I change the newspapers and shelf liner out as needed, rinsing the shelf liner off and reusing it, and after a few days, add a layer of pine shavings on top.
Spraddle leg is easily correctable, but if not addressed quickly, the chick will not be able to get to feed and water and can die.
What you need to do is hobble the chick's legs. The easiest way is to cut a thin piece of vet wrap (approximately 1/4" wide and 5" long) and loosely wrap it around each leg, connecting the ends in the middle, about an inch apart, in sort of a figure eight.
The chick's legs should be about normal width apart when extended. If the chick can't stand up, you can make them a bit wider apart for better balance, but then bring them a bit closer together each day.
You can wrap some First Aid Tape around the middle to keep it secured.
Then be sure the chick has something it can easily walk on like paper towel, a bath towel or shelf liner. At first the chick will have trouble standing up, but soon will be able to get around. Ensure the chick has easy access to feed and water, but a shallow water dish with marbles or small stones in it is required so the chick doesn't fall in and drown. Also it's best to keep the chick separate from other chicks at least until she learns to stand so she won't be trampled.
At first it is helpful to support the chick and just let her try to stand and get used to having her legs underneath her. Helping her get her balance will be beneficial and hasten her recovery.
Unwrap the legs and check the chick's progress once or twice a day. Leave the hobble on until the chick can stand and walk on its own. This could take from a few days to up to a week. You should see results fairly quickly and soon your chick will be up and about.
Then make a solemn vow - no more chicks on newspaper!
At first glance, it seems obvious – but there exists a subtle mystery of sorts at play. We know the wall is firmly attached to the coffin bone – yet it grows downward at the same time. Experts, including David Hood, Robert Bowker, Pete Ramey and others, agree that there is a paradox, and provide independent, similar explanations, while also agreeing that although we have a pretty good idea of how it all works, nobody has proved it yet. The explanations are quite plausible, but they are not etched in stone. KC LaPierre explains it well; what follows is based upon Mr. LaPierre’s work, but remember, this is just my “take” on the matter.
As you know, the components involved with the hoof wall are the coffin bone, laminar layer, inner wall, outer wall and coronary band. We have evidence that the outer wall grows down from the coronary, as demonstrated by the downward "movement" of the scar left from a popped abscess at the coronary band. And while we can’t see it, we also know that in a healthy hoof there is a very tight attachment between all those components. The sticky part is understanding how the wall can move downward while at the same time remain locked to the coffin bone by the laminar connection.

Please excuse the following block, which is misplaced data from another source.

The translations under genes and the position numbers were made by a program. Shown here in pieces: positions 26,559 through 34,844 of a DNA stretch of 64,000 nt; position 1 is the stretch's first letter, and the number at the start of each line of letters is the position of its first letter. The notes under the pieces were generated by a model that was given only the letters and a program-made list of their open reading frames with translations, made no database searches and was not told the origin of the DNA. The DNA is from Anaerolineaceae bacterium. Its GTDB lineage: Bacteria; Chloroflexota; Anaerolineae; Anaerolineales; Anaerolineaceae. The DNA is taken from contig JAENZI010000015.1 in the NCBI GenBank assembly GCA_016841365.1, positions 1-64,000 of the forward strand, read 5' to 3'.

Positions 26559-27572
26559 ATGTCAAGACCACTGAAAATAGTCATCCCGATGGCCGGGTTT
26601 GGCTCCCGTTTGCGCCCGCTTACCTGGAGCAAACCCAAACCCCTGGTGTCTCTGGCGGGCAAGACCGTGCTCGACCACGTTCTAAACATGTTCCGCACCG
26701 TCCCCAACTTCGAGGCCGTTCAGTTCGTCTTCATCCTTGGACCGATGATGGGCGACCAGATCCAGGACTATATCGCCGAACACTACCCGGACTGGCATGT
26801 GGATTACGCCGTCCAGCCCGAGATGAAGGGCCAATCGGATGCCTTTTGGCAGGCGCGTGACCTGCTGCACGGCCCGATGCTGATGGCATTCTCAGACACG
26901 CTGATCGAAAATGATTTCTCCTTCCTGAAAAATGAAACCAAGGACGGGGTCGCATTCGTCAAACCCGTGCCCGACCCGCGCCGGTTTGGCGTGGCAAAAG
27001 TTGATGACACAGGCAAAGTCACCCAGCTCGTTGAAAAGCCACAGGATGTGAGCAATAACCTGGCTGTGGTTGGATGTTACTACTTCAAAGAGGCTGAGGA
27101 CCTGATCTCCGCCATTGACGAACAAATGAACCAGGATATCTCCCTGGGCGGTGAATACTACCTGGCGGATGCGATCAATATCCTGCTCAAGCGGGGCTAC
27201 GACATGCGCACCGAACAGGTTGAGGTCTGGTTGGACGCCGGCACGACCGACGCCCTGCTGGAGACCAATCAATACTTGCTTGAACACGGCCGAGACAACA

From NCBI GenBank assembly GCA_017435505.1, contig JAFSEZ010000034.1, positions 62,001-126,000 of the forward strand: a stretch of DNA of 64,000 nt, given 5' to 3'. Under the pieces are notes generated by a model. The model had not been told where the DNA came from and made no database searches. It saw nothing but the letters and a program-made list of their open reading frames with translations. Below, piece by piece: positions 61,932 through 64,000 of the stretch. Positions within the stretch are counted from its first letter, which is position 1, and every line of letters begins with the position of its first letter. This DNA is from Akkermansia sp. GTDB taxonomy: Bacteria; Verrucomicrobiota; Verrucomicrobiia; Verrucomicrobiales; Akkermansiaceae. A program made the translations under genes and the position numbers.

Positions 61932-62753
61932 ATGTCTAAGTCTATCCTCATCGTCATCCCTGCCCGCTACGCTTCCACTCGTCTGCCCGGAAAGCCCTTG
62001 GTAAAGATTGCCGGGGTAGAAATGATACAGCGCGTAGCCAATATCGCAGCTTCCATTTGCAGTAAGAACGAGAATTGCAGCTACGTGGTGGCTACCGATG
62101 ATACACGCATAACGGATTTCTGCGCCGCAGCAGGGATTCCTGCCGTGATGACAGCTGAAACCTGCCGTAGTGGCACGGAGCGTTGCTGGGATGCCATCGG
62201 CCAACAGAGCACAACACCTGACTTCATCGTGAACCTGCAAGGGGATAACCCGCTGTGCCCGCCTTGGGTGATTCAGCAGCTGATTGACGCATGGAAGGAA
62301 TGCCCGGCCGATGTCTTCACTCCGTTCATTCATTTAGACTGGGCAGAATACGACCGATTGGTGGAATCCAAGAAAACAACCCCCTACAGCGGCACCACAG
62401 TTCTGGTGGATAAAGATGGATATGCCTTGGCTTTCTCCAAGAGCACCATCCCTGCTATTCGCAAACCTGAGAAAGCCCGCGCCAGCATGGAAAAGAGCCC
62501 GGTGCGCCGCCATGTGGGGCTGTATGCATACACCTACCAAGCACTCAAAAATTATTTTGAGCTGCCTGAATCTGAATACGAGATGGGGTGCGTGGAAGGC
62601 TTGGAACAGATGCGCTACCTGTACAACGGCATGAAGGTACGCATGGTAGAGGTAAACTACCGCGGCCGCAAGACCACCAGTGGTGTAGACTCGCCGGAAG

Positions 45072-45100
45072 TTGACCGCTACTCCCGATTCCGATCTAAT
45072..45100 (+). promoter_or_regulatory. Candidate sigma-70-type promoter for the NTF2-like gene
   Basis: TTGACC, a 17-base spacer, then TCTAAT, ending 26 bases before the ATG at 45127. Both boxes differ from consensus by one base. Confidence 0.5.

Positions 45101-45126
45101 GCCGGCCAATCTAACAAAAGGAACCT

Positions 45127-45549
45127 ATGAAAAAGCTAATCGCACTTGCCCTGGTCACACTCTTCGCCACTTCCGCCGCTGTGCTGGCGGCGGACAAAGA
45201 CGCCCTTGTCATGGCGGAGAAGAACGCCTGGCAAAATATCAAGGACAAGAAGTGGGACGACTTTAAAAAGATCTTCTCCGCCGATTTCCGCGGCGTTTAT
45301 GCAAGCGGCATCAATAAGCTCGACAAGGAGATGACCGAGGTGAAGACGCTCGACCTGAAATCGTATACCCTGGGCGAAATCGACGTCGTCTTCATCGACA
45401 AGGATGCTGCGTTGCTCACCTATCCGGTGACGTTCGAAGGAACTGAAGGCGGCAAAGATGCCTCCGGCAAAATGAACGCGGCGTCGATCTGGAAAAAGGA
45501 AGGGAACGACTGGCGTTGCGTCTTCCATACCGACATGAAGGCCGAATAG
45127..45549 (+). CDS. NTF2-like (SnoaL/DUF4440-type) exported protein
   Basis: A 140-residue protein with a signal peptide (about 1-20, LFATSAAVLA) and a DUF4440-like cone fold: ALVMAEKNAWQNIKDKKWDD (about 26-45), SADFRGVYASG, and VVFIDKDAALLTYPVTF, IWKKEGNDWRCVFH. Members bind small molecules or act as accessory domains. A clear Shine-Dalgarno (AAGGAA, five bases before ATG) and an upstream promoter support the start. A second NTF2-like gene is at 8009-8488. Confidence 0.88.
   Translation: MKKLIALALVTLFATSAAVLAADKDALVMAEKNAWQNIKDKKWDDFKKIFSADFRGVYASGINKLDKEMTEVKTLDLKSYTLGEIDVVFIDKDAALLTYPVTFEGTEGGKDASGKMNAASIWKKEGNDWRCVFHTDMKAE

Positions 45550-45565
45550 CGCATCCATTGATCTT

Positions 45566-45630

Good question. The consensus explanation seems to be that the inner wall,
firmly attached to the coffin bone by the laminar layer, has two components: loosely packed tubules, originating from a corium at the coronary, and a thick, dense "glue" referred to as intertubular horn -- an immensely strong substance that fills the inner wall, completely encapsulating its tubules. The outer wall is likewise constructed of tubules growing groundward and held together with intertubular horn, but its tubules are very densely packed.
This leads us to two important concepts: first, that intertubular horn, while very dense and tight, is actually a fluid (more on this later). One might consider the inner wall as being composed of intertubular horn with tubules embedded therein to keep that horn in place. That construction makes the inner wall extremely strong and shock-resistant. Thus a primary function of the inner wall is to provide strength for weight support as well as shock absorption for protection for everything inside and above the hoof itself. Second, the outer wall, composed mostly of tubules with enough intertubular horn to hold it together, presents an almost impenetrable shield against external damage. The ancient Greeks couldn't have asked for a more efficient shield material, even though they did pretty well with what they had.